Category Archives: Giants
Last week I received a flyer from the A’s urging me to get my season ticket plans wrapped up soon, as early as mid-November. Thanks to a Sunday report from Matier & Ross about MLB’s entree into the Coliseum lease discussions, I expect the A’s Ticket Services department to get a lot of angry, misdirected phone calls starting tomorrow morning. And I feel bad for them for having to deal with it.
The fact is that until recently, MLB has stayed out of the lease negotiations at Lew Wolff’s behest. As the lease comes closer to expiring with the two sides still far apart on the terms, baseball has decided to start playing the heavy. As we’ve seen in Miami and many other cities, MLB doesn’t play nice. That doesn’t mean that they’re going to start asking for hundreds of millions for a ballpark. Instead they’re playing the leverage game, threatening to move the A’s across the bay to AT&T Park if the Coliseum Authority won’t relent.
We’re told MLB is also demanding that the Coliseum give the A’s just a two-year lease extension – not the five- to eight-year deal the authority has been pushing.
The short-term lease would give the A’s more flexibility should the team’s owners swing a deal to move to San Jose – or beyond.
Let’s be clear about one thing: this is not MLB’s preferred option. They’d rather have the A’s and Giants play in their own ballparks, because getting them to share is messy when it comes to logistics, scheduling, and revenue sharing. While sharing has happened in the past, it hasn’t happened in almost 40 years. Plus the last thing MLB would want is to have a situation where the experiment goes so well that the Bay Area populace is convinced that there’s no need for two parks, or that the A’s seriously eat into the Giants’ revenue. Just as in other stadium negotiations, MLB has never been afraid to rattle sabers when it feels it can work to the benefit of one of its franchises. From this point forward, don’t expect anything less. Chances are that the JPA will buckle, because they know that the A’s tentatively playing away from Oakland can easily transform into the A’s permanently playing away from Oakland. From MLB’s standpoint, this is a question of loyalty. Oakland and Alameda County shown repeatedly that they’re willing to spend money and make things work for the Raiders. They have also demonstrated that they’ve been willing to move the A’s (and MLB) to the back burner at the most inopportune times. If the JPA doesn’t make concessions for the A’s, that’s just more proof that they aren’t truly willing to make the A’s a priority, which would make MLB less motivated to back Oakland’s efforts to forge a long-term deal. Raiders owner Mark Davis seems to prefer that they start working on a replacement Coliseum on the site of a demolished Coliseum, which if granted would leave the A’s without a place to play. Without a lease extension tied to a well-developed stadium plan, the Raiders would prefer to go year-to-year. The A’s would like to do a five-year deal with early termination if they’re impacted by construction of a new Raiders stadium. The challenge for the JPA is to put together a deal that caters to MLB’s needs while not jeopardizing their relationship with the Raiders and the NFL.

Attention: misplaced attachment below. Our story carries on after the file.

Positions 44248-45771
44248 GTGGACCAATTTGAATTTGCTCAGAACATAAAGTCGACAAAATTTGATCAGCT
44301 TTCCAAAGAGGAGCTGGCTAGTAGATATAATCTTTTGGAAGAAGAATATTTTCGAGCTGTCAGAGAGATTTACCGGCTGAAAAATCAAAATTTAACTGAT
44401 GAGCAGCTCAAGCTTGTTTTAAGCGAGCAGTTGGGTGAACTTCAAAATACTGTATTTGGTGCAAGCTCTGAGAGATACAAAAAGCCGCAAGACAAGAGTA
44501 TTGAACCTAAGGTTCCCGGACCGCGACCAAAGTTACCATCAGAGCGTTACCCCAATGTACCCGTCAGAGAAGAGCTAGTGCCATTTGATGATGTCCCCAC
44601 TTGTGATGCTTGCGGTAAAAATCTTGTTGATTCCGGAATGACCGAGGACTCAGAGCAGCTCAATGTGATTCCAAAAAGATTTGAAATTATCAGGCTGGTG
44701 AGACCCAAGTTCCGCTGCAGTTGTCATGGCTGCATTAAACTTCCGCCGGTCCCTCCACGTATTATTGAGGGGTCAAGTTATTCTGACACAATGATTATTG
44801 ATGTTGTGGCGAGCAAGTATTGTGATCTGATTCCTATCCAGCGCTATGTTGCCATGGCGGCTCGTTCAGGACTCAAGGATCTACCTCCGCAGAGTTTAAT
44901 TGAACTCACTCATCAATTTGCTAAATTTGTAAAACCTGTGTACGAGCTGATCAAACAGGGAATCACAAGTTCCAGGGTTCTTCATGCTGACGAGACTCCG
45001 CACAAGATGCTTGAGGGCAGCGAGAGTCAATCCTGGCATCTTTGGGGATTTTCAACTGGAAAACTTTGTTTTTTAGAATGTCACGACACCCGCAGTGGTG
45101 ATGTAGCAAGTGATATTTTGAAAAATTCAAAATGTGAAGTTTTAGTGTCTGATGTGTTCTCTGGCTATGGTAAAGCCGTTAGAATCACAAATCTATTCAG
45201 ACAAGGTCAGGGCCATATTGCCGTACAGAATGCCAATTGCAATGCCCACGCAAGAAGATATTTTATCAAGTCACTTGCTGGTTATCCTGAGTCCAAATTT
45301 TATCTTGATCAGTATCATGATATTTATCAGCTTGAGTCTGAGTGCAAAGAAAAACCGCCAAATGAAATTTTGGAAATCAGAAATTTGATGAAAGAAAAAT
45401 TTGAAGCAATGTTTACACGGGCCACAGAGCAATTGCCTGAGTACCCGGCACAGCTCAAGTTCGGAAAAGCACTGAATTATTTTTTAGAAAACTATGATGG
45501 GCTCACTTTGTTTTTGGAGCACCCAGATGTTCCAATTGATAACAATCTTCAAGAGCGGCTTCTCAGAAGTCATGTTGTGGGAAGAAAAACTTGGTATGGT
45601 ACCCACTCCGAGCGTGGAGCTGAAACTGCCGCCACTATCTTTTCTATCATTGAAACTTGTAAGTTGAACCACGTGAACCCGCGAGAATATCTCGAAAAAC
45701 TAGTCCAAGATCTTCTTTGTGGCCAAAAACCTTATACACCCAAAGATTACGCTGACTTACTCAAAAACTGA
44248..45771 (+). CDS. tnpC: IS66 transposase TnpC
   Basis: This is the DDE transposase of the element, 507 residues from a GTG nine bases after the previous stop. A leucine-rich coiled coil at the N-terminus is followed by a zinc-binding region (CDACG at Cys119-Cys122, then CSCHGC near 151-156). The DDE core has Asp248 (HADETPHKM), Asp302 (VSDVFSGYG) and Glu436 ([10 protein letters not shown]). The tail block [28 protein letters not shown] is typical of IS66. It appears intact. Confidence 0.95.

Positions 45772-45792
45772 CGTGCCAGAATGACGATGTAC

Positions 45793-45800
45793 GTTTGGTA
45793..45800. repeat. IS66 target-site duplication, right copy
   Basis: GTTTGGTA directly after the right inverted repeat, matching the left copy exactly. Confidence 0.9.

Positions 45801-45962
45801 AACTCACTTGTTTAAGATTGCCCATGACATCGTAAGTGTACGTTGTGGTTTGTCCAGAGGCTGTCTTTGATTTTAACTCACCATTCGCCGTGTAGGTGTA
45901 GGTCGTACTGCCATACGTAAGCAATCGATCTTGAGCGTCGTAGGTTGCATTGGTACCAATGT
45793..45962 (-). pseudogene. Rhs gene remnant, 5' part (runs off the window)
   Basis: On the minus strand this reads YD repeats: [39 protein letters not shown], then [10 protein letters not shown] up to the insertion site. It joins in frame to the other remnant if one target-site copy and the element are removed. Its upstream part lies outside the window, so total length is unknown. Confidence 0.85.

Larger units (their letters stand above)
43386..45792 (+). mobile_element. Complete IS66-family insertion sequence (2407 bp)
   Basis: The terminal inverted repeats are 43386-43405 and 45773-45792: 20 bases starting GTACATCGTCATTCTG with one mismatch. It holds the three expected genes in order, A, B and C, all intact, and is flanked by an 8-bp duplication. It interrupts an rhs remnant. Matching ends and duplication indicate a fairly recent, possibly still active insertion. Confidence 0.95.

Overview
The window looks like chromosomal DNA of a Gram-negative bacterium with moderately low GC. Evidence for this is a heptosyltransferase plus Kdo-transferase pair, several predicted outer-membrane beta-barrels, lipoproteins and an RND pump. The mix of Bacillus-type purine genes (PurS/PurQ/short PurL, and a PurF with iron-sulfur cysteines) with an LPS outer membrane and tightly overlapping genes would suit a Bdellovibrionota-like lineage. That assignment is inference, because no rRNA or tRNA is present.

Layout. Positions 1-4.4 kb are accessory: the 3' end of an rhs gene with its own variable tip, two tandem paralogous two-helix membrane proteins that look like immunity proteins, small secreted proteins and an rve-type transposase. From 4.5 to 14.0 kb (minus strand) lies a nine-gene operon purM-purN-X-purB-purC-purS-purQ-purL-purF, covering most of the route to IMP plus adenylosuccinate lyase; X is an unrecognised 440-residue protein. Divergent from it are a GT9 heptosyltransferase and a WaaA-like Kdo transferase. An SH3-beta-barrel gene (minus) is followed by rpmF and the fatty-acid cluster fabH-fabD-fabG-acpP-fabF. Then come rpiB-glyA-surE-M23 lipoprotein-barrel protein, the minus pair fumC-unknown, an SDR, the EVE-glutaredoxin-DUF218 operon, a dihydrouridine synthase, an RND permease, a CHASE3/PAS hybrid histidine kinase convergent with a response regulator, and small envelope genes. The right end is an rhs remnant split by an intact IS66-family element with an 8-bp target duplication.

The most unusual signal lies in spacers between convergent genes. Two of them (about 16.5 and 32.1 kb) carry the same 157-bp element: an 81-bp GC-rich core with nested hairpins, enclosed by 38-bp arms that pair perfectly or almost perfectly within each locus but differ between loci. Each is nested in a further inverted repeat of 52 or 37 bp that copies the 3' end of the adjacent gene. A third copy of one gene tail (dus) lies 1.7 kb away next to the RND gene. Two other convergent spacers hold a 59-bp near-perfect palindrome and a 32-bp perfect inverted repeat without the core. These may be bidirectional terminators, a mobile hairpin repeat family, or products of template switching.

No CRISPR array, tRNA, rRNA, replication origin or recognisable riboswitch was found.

For the time being, Giants chief Larry Baer has stayed silent, probably at Bud Selig’s request. To say they wouldn’t accommodate the A’s would torpedo baseball’s plans and leverage, the same way Wally Haas and then-AL President Bobby Brown rejected Bob Lurie’s plans to share the Coliseum while SF figured out a downtown ballpark plan. That occurred in 1985. Now that MLB is a singular governing body with less stated conflict between the two constituent leagues, the Commissioner has the ability and power to influence the Giants. However, Selig’s track record has been to stall regarding the A’s for nearly five years. Now that a “manufactured” crisis may arise, could Selig be more inclined to come up a with a solution? I’m not holding my breath.
Logistically, sharing the stadium could be difficult for the teams. Naturally there are only two clubhouses at AT&T Park, unlike the more flexible setups at many arenas and new football stadia. The visiting clubhouse would have to be converted into the A’s temporary home while the Giants’ clubhouse would be used for A’s home opponents. There are also 10 potential date conflicts (not 9 as M&R reported): May 12-14, May 26-28, June 13-15, and July 3. That last date is the end of a Giants homestand and the beginning of an A’s homestand. Offloading those conflicts to Raley Field would be difficult because the River Cats already have the first two series and July 3 already booked at home. Day/night doubleheaders would be difficult to make work because of game days can easily stretch beyond eight hours for players and personnel because of warmup/reporting times.